Here’s the publisher’s description:
“In this beautiful book for children, a child tells her story of losing a beloved neighbor and friend. A young girl remembers playing with her neighbor’s cat, stories that her neighbor told her, and the special mementos her friend kept on a shelf above her kitchen sink, including a little blue bottle she kept to remind her of Psalm 56:8: “You keep track of all my sorrows. You have collected all my tears in your bottle. You have recorded each one in your book.” A Little Blue Bottle doesn’t provide pat answers or heavy-handed messages about life or death, but allows the grieving child to articulate her loss and her love for the deceased friend, while wondering how God is near when we suffer. A gentle and insightful resource for children who are grieving, and for those who care for them.”
Wow! I sure could have used a book like this when my mother passed away a few years ago and we all, including my then 9 year old daughter and 13 year old son, were grieving. In the special connection department, I have on my window sill the little collection of blue bottles that my mother kept on her window sill. So you see, interviewing Jennifer was meant to be. Thank you Jennifer! And now, the interview with my questions in bottle blue.
First off, congratulations. A LITTLE BLUE BOTTLE released on September 3oth! How has the launch been with the pandemic in full swing?
Thank you! I’m glad it is finally out! Launching a book in 2020, of course, has been very different from any of the other times I’ve released a book. I have a few favorite independent bookstores, including Prairie Path Books in Wheaton, IL, where I normally have book launch parties. The last one, for Maybe I Can Love My Neighbor Too (2019) was so much fun! My oldest and dearest friend came from out of state, my in-laws and mother from nearby, and many others were there to celebrate the book coming into the world. When I was in 7th grade, I had a special teacher who encouraged me in my writing; we’ve stayed in touch and she always comes to book launch parties in the Chicago area, which means the world to me. But this year, no launch parties…
My husband offered to set up something on Zoom, but after attending my daughter’s high school graduation, my son’s college graduation, and birthday parties—including my husband’s grandmother’s 100th birthday celebration—via Zoom, I just didn’t have the heart for it.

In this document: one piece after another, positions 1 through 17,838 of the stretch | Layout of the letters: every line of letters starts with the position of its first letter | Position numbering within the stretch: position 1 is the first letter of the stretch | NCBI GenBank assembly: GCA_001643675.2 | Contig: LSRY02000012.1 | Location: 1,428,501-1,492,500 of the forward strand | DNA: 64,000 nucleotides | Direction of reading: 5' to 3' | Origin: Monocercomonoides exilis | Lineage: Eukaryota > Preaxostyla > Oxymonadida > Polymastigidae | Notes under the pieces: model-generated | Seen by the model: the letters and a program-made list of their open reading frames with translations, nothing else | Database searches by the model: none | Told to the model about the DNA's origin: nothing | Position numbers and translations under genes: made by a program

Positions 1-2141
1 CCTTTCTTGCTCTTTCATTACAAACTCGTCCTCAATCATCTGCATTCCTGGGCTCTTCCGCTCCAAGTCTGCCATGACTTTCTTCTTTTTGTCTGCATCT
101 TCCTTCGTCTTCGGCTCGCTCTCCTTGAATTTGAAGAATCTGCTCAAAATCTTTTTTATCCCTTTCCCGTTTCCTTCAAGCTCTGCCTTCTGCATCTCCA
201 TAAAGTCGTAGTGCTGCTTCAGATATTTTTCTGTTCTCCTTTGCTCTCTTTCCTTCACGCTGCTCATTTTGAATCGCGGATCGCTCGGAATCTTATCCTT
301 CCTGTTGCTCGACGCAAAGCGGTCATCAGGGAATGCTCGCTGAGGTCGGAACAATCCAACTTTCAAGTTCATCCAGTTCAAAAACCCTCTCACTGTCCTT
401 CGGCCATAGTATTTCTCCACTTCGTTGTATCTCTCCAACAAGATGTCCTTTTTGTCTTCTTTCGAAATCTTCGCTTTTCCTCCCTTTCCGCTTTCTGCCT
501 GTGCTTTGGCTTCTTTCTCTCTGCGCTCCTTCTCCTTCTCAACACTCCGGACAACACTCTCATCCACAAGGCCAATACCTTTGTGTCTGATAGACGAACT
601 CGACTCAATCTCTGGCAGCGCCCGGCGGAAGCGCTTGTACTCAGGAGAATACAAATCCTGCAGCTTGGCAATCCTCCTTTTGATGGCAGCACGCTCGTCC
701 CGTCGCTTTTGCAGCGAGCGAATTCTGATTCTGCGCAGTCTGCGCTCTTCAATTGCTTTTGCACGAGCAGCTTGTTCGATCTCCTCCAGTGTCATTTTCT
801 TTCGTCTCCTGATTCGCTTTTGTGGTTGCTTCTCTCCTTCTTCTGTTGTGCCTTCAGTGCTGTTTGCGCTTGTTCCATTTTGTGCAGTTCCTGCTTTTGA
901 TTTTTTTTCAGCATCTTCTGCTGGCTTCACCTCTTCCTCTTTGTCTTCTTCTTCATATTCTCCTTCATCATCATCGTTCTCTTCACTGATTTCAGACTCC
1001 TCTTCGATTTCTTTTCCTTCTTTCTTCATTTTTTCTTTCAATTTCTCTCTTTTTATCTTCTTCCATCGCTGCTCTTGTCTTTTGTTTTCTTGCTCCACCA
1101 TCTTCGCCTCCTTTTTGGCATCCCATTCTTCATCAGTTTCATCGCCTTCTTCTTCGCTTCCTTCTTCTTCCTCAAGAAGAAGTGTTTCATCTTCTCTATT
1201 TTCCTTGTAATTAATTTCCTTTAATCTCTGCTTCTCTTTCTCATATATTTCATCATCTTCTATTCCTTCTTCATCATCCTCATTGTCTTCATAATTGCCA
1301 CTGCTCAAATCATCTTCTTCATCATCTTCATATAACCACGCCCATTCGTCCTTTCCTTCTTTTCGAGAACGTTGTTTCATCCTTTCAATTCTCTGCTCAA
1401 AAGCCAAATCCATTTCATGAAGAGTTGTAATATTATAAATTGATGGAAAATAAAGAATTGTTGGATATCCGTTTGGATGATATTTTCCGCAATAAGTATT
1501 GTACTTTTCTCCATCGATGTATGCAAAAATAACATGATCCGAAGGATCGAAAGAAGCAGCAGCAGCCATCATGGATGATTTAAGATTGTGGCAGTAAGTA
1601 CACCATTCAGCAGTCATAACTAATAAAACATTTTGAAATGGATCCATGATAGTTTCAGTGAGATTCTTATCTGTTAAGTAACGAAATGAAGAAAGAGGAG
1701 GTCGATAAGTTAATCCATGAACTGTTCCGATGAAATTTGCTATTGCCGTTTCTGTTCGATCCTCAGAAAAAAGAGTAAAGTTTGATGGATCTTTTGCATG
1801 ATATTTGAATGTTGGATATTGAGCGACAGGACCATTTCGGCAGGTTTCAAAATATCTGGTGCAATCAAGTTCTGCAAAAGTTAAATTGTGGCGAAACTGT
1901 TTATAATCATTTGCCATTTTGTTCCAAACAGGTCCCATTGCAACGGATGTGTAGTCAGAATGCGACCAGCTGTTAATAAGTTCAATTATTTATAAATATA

As you know, one of the delightful things about writing for kids is reading to them—it’s been strange just having the book slip out into the world and not to experience it with children, in person.
Yes, I know what you mean. Virtual is better than not at all, but there’s nothing as special as in-person connecting through reading.
You write for both adults and children. Tell us a little bit about your writerly journey.
I always wanted to be a writer when I was growing up. In college, I took all the creative writing classes I could and then went on to grad school, studying English and Creative Writing. The kind of winding path of my career has always involved writing. I’ve written annual reports, white papers, newspaper features and columns, blog posts, articles, and books. It’s been over the past 4-5 years when I’ve turned my attention toward children’s literature.
I’m so glad you did! What inspired you to write A LITTLE BLUE BOTTLE?
A friend of mine lives near Newtown, CT, and after the Sandy Hook tragedy, I asked her whether she was finding good picture books about grief or death to read with her young children, some of whom knew kids who were murdered at their school. She said she hadn’t found anything she wanted to share with them during that time. That planted a seed in my mind; I thought it would be an honor to write a story that might offer comfort to grieving kids. The main character of Mrs. Wednesday (the older woman who dies in the book) is based on a few real-life older neighbors I’ve had, both as a child and when I was raising my kids. Certain details, like the cat hiding under the bed, are taken from real experiences with older women I’ve known. Intergenerational friendships can be so rich; I wanted to celebrate them in this book, too.
What is your greatest desire for the readers who read this book? What other resources are available for extending the reading?
I thought for a long time before writing the dedication to A Little Blue Bottle. I think it answers your question, and it reads: “For all who grieve—may your loneliness be eased and your hope reawakened.”
That’s a beautiful dedication for a much-needed book. Just lovely.
Finally, what’s next? Are there more books in the pipeline? Also, where can interested readers find your books?
I’m currently working on two projects, and both of them will be released in Fall 2021.